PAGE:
December 13, 2018
Before you read this post, please note three things. First, I use technology and social media. Second, I hate technology and social media. My reasons for using social media often appear to be rationalizations. In many cases, they are. In other cases, I feel they are legitimate.
Finally, I write this post to and for all parents. To the parents of middle school students, I hope that it serves to begin a critical and necessary dialogue. To the parents of my third to fifth graders, I hope that it gives you time to pause and to reflect on how you choose to navigate each of these necessary evils. To the parents of my PreK to second graders, I hope that it provides you information that will allow you to think ahead about your child’s use of technology. To all of you, I hope that it empowers you to consider the future cause and effect relationship between technology and social media.
I follow the NAU Parent group on Facebook. My daughter, Maddy, is a Peer Jack mentor. NAU Peer Jacks mentor out-of-state students in order to better help them connect at NAU. Over the past month, two things struck me as I texted with Maddy and read through posts on the parent page.
First, according to the NAU Parent page, one hundred twenty-seven Lumberjacks intend to withdraw from NAU upon the conclusion of this semester. Statistics suggest that by the end of the year, half of all freshmen who embark on their college journey fail out of school. While this is an alarming statistic, the 127 students I mention do not contribute to this statistic.
Sadly, according to the posts on the page, ALL 127 students depart NAU with GPAs above 3.0. Academically, many seem to be flourishing. They declined further enrollment because they are failing to connect. When they are not in class, they are hibernating in their room. They struggle to find ways to engage with other students. They refuse to join clubs. Fear consumes them because they don’t know how to engage in face-to-face interactions. This breaks my heart.
Second, Maddy reaches out to me regularly for ideas on how to support her mentees. She shares that despite the Peer Jack program, they struggle to make genuine connections. They listen to her advice. Yet when she follows up with them, she discovers that they struggle to implement it. We discuss action steps she could share with them to no avail.
I would argue that when we were teenagers and we faced the challenges of adolescence at school, we could retreat to safety at home. Today, our teens lack a safe haven. They are connected 24/7. To what end?
We receive one opportunity to protect and to support our precious ones. I would argue that our number one priority as parents is safety and protection. When our loves struggle with friendship at school or on the playground, we come to their defense. I know I do. Are we doing the same at home?
We don’t want to be THAT parent. You know the one. The one that isn’t cool because they won’t allow their children to have social media. The one that won’t provide their child with a cell phone. The one that puts boundaries around screen time.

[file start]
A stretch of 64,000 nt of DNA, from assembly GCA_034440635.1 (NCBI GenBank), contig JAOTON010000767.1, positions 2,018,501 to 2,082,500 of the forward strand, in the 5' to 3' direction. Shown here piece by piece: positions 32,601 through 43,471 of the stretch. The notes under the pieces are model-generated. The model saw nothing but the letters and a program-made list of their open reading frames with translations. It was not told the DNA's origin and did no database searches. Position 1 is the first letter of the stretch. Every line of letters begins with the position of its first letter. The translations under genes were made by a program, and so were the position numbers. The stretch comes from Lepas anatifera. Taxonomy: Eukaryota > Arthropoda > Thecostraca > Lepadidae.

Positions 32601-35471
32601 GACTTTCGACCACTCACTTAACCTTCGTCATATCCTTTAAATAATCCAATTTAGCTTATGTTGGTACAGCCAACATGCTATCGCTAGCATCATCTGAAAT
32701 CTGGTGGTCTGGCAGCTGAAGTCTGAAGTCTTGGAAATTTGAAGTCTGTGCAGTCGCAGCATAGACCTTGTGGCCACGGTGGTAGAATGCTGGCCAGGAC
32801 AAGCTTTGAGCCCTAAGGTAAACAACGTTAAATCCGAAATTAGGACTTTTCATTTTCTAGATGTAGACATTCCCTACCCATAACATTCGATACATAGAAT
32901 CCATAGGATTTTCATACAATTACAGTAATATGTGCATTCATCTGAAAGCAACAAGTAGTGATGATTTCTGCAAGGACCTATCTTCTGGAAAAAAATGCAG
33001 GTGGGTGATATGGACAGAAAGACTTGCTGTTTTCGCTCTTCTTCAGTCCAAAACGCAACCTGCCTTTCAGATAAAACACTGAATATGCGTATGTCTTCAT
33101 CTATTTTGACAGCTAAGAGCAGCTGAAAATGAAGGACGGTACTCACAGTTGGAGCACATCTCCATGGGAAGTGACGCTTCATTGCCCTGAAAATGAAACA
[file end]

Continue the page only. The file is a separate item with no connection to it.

Sunday night, 60 Minutes aired a show that discussed the impact of technology on the brain. Recently, my personal professional development focuses on the impact of technology on our precious ones under the age of seven. I find myself utterly speechless, alarmed actually. New studies reveal that technology use is changing the map of the brain’s processing center. Within the next 5 to 7 years, education will see an increase in processing delays and deficiencies. Our littlest of littles find themselves at greatest risk.
While we celebrate how well our youngest generation navigates an iPhone or tablet, I wonder if we realize the impact it is truly having. Did you know that children under the age of two playing technology games that involve building with blocks are unable to translate that knowledge into 3-dimensional activities? Did you know that infants receive a greater rush of dopamine when they successfully navigate a task? Did you know that key players in Silicon Valley have their children attend the Waldorf School? Did you know that that school is completely technology free?
I can tell you our house echoed with teenage tirades. Three EXTREMELY strong-willed individuals reside in a house in Highlands Ranch. Have you ever wondered from where the yelling is coming? I could hazard a guess. It’s a wonder Paul remains the steady calm. We battled, at times, to epic proportion. How dare we require phone check-in?
Now, as I watch Maddy navigate school amidst students who huddle in their beds when they are not in class, I realize that the battle was worth it. She struggles to navigate much heartache and loss. Yet, she battles face-to-face with her life cheerleaders. I wonder if it is because of the rules we enforced. Based on all of my recent reading and research, I believe the rules certainly did not hurt.
Honored to Serve You All,
Value Up: https://value-up.org/
Digital Futures Initiative: https://dfinow.org/about-us